KITT (5 YEARS LATER)
On the boat ride back home from the island, everyone is silenced by intoxicating bliss.
Five years ago, we were small children, lost and looking for home. What we found instead was something resembling it, and we’ve learned to live as it’s imposters.
Now, we truly had become the same to each other. Something resembling home.
I sleep soundly in that bliss until the boat hits the sand, and Elias speaks. “Get out, before any of the others know we’ve been gone.”
“Too late,” a voice calls from the cherry tree.
We all swing our heads over to look at Dolores, who looks more like a pouting little sister than the disappointed mother she’s trying to emulate. She’s got her dirtiest apron on, and her hands are on her hips, but her lips are lined in a frown, and her eyes are sadder than they should be.
“Sorry, Lori,” the younger ones chime. Elias and I shrink into the boat, like the planks will let us slip between their cracks just this once.
“Don’t Lori me. Why do none of you ever invite us back to Paraíso? It’s our home too.”
“It’s not safe, over there. Pear, Pen and Milo are stowaways,” Elias rushed. He tripped over their names, and Dolores let go of a heavy breath before turning around and folding her arms. She was going for her pout in the woods.
“You better show her what else found its way into the boat, before she steals something else out of your drawers,” I called, loud enough to turn her around and come pacing back.
“What else found its way into the boat?” She craned her neck over our heads and searched each row of the boat for something. Something big.
But Elias shoved his hand into his pocket, searched through gods know what, and pulled out a small, clay pot. It had white dahlias painted on vines, crawling all over the sides of the pot, and little girls with brown skin and dark hair, dancing with smiles all over the lid.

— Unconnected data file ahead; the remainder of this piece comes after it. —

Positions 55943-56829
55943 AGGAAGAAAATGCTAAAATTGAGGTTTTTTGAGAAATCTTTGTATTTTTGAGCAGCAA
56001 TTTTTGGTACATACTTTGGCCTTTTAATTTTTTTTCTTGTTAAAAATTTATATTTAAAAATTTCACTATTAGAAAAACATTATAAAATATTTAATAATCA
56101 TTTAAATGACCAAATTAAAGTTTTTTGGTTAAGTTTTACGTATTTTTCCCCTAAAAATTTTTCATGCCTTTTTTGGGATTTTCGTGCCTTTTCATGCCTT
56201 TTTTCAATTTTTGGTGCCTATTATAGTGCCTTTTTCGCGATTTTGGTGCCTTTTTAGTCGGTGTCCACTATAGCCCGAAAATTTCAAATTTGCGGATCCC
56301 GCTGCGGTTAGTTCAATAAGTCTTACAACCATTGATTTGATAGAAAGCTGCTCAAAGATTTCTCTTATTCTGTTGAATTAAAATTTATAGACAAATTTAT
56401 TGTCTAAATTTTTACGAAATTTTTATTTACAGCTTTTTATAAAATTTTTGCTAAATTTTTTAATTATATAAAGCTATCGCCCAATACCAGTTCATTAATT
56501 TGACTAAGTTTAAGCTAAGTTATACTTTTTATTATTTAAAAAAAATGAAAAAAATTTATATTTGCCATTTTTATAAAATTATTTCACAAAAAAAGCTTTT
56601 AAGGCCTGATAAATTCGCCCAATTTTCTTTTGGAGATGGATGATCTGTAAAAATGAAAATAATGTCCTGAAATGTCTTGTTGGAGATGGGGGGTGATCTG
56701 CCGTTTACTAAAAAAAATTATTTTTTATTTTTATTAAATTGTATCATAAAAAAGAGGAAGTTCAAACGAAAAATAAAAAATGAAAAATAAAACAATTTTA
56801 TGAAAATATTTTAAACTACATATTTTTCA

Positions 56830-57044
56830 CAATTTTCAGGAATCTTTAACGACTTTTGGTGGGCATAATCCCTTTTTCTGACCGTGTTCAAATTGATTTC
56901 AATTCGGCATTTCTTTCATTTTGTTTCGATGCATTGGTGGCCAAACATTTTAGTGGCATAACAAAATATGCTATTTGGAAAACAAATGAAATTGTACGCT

The squeal that she let out was something we hadn’t heard from her since we were little.
“Abuela,” she giggled, clutching the pot to her chest.
“We found it in your house, we’re sorry for going in,” Milo whispered, still looking down into the gaps between the boat like he wanted to crawl in.
Dolores walked over, her squeals silent and tears ready to pour over. She stepped over the edges of the boat and stood in front of Milo. She grabbed his hand and, with her own thumb, rubbed his over the textures the paint left when they dried, and the chip in the lid that she’d been circling.
“This is a pot my Abuela made me when I was about six. She said she made it so small so that I could learn to cook in something more my size. I dropped it’s lid the first time she handed it to me. That’s where this little chip came from.” She took her hand off and we watched Milo trace the chip in circles, then the painted girls by the hands that connected them, and then Dolores’ hand.
Her chin started to shake, after hands did just the same. She looked over all of us, and softly whispered, “Thank you.” She started walking away, her apron in her left hand and the tiny pot in her right. She stopped and turned her head just slightly to say, “Breakfast should be done by the time you guys head inside. And you better have brought something for Ricky, or he’ll try and smash your head in again.” She smiled just with her eyes, and sunk behind the door of her new home, back with a tiny piece of her true home.
Elias and I looked at each other, and sighed.
“We’re gonna go and see if she needs help,” Pear said for the four of them. “We’ll call you when it’s ready.”